Alice said...[Reply]

Hey, what's this suggestion that come summer you won't have time for blogging? Listen, my friend, you just better make time - you can't leave me now!
'Big Sis'

chest of drawers said...[Reply]

I would love to be tagged!
I too miss the Aussie climate but Austria has a few more surprises that I will probably never get use to.

Sue said...[Reply]

Hi Kerri,
You beaches in Australia look very different than our west coast beaches.
The ocean is my very favorite spot to go camping with our fifth wheel trailer. I love the sound of the waves as I fall asleep. Don't think I'd ever get used to all your snow in NY. I'm a CA girl through and through!
Sue

Connie and Rob said...[Reply]

I am wanting spring so bad also but I will find time for blogging...Don't leave us!!

Connie

shellyC said...[Reply]

Hi Kerri

Firstly thanks for all your lovely comments on my blog.

Funny in the 12 years that I lived away from Australia and seven and a half were in Switzerland....really all that I missed was a beach!!! And I had never lived near one here in australia....but being near an Australian beach (and believe me I have been to many OS..they are just not the same) always makes me feel calm and "at home". I too enjoyed winter days in Switzerland (they were not grey like in England) and like you said it was time to do lots of indoor things. Back here I still hate to spend the whole day inside if it is a beautiful sunny day...trouble is we have so many of them!!!

Abandoned in Pasadena said...[Reply]

That was a nice walk down memory lane. Your snow picture looks terrible...I don't mean it the way it sounds. I mean that I wouldn't want to see that much snow all winter long. I would rather be walking along warm balmy beaches too.

I too never really saw any snow until I was 18 and I had so much fun playing in it. We get very little snow now and when we get a dusting we still get excited...at least I do. This year has been one of our snowiest years...I know you'll laugh...but we probably had about 3 to 4 inches for about 3 days.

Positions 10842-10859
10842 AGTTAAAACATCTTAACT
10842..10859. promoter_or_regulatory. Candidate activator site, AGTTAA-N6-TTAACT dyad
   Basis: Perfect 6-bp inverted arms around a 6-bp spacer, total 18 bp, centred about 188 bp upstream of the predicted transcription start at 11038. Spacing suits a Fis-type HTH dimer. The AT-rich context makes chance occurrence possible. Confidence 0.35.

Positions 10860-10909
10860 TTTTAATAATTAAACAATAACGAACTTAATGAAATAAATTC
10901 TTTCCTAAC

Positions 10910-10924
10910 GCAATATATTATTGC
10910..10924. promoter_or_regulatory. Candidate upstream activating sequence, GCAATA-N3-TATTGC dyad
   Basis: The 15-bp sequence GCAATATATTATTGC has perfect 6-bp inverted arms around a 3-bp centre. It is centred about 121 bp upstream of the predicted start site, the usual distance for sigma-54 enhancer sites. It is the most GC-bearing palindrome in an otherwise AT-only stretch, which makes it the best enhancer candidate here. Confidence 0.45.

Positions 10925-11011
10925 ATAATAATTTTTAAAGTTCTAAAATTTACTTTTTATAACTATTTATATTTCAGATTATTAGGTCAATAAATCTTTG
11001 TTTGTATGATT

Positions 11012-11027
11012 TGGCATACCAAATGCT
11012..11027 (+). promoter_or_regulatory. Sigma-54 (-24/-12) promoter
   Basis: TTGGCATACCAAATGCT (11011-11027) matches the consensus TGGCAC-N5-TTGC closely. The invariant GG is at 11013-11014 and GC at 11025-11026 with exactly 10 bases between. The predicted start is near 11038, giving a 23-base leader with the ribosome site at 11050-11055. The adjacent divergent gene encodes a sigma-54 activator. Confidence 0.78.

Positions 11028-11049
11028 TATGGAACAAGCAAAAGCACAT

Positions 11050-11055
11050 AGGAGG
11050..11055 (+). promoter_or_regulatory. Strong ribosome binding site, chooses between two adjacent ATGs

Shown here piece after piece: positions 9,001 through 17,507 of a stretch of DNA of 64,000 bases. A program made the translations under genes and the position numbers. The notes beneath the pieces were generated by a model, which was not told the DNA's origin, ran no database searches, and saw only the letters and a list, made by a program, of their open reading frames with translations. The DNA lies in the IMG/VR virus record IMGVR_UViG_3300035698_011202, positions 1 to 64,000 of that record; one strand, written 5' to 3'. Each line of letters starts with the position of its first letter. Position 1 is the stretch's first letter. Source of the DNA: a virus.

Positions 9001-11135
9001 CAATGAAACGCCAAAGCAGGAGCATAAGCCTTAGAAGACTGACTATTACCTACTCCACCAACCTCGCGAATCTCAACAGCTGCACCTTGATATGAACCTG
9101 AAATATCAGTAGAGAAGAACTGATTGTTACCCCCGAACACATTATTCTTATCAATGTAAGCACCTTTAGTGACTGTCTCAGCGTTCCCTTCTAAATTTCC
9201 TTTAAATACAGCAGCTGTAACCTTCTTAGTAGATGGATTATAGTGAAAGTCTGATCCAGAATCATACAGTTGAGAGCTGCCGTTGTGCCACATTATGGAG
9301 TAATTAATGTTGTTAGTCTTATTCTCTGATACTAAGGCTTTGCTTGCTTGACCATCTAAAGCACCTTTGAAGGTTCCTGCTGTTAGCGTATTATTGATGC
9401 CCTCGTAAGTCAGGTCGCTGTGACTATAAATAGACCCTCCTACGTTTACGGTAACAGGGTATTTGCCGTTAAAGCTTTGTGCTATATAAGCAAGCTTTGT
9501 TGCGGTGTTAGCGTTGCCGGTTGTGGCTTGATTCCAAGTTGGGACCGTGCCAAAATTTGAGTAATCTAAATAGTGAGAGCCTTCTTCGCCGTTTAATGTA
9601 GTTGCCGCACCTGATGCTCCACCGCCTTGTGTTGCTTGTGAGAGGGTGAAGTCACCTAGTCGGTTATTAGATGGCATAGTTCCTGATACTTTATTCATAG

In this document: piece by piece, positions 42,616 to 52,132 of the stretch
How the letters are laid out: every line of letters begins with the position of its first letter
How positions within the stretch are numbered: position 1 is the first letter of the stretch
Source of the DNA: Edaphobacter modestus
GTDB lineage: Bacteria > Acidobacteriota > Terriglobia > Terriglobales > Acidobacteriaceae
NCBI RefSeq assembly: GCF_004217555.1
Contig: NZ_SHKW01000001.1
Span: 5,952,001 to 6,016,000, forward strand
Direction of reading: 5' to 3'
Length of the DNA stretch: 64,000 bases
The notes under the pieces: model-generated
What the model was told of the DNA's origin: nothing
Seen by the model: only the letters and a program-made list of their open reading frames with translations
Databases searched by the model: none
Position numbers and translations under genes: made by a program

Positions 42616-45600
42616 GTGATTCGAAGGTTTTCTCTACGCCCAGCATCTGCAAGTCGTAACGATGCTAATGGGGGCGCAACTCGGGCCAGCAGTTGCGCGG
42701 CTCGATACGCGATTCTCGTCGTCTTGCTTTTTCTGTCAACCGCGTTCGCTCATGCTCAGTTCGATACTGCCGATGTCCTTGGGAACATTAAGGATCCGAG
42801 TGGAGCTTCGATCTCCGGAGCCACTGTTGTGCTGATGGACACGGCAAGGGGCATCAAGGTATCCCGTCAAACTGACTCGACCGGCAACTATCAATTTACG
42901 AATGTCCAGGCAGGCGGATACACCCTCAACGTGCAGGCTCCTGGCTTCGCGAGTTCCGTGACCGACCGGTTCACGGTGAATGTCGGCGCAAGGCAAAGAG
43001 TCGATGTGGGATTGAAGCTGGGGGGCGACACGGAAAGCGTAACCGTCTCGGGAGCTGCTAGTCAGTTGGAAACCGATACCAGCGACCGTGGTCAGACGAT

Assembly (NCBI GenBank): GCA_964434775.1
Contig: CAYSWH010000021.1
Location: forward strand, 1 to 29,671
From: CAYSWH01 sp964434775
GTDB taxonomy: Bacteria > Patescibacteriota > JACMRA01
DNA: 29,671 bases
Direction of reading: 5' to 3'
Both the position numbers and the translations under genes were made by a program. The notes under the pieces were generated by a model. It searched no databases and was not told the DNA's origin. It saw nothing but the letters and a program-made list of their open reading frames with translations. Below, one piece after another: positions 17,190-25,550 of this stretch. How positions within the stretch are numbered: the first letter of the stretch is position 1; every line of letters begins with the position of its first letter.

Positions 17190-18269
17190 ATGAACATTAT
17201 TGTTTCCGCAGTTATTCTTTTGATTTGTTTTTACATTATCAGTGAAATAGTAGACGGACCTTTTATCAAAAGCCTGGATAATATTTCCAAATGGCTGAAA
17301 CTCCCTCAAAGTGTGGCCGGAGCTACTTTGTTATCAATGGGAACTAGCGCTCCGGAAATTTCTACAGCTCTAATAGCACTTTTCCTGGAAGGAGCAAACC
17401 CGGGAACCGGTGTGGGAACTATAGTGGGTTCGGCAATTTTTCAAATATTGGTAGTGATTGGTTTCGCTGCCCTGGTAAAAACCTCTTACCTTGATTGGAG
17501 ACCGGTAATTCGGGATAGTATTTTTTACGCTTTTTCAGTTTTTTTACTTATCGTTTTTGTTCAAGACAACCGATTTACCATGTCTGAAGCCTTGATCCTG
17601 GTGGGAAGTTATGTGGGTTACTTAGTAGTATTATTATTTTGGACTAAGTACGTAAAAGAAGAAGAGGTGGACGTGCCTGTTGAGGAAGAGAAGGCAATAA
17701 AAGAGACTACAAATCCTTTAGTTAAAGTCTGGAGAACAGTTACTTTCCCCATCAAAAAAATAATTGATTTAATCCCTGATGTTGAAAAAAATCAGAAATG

I enjoyed reading your post as it was very interesting.

Alice said...[Reply]

I just can't believe all that snow. Nice to look at (maybe) but I'd be worrying about the garden and what it was doing to buildings, etc. No doubt you housed your cattle during the winters?

Like ShellyC said, if it's fine and sunny you feel obligated to be outside. That's one reason I used to LOVE wet weekends. It gave me an excuse to stay inside and do some of the other things I liked doing, apart from gardening.

I haven't seen many overseas beaches - only UK and some USA ones - but I constantly marvel at how fortunate we are to have miles of 'uninhabited' beaches with clear water and clean sand. Just to be near the water is so relaxing. The vastness of the ocean makes me feel very insignificant, but I love it anyway.

Sharon K said...[Reply]

Oh my I have not seen that much snow in years. I miss Ohio in the winter but your picture made me glad I am in Florida for another month. I enjoy your blog and pictures.

Nicole said...[Reply]

Thanks for visiting me Kerri. I'm so glad you did, as new friends are a treat! Your words are wonderful and you tell a terrific tale. I'll be back for sure! :)

Marie said...[Reply]

I can so relate to this having moved from sunny Adelaide to snowy Sweden. I've been here a few years and am still waiting for some hot weather. When it gets to 28C, the locals all cry "heatwave". I also miss the beaches. I live in a coastal town here, but there is no sand, only rocks.

The other thing that is really hard about being away is missing family and friends as well as feeling that the life of an ex-pat is a transitory thing, with people coming into and going out of your life on a fairly regular basis. I've had to learn not to get too attached to other ex-pats here, because I know we'll be going our separate ways. I'd love to have one constant friend who stays put!

Wendy A said...[Reply]

Kerri- I grew up in Souther California. I too was a beach girl. We enjoyed 10 months of swimsuit weather and two months of jumper weather. When we moved to Canada in 1991 I had to learn all about cold, snowy winters. It took about 8 years. I finally learned to embrace winter by skiing, ice skateing and dressing properly. I really know how depressing the snow can be until you learn to embrace it. Ironically I miss the snow now.